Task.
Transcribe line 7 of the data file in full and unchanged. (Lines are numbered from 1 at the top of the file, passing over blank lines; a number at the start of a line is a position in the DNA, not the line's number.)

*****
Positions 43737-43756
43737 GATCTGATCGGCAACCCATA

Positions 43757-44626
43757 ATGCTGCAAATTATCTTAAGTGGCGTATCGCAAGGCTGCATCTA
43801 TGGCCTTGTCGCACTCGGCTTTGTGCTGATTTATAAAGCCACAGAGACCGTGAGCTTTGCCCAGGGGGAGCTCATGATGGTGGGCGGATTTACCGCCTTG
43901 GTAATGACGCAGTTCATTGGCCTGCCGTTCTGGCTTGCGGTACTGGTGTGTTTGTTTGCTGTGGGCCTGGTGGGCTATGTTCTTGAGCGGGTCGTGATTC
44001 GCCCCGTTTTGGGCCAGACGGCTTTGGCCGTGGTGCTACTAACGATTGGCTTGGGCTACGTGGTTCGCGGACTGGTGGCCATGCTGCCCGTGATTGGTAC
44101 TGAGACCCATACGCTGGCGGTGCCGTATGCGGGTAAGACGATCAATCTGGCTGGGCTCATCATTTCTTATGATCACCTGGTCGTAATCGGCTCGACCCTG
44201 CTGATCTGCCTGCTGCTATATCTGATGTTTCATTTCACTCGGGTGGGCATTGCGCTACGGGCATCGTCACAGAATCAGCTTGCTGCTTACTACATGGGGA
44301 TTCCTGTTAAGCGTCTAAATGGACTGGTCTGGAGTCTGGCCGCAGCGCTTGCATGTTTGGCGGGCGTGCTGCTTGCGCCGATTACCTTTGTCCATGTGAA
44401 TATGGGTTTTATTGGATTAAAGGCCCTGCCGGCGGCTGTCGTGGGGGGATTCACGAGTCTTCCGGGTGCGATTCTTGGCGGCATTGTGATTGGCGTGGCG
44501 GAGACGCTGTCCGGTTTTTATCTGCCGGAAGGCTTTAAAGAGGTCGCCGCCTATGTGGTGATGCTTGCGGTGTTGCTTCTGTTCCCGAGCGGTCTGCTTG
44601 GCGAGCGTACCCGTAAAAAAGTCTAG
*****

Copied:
44001 GCCCCGTTTTGGGCCAGACGGCTTTGGCCGTGGTGCTACTAACGATTGGCTTGGGCTACGTGGTTCGCGGACTGGTGGCCATGCTGCCCGTGATTGGTAC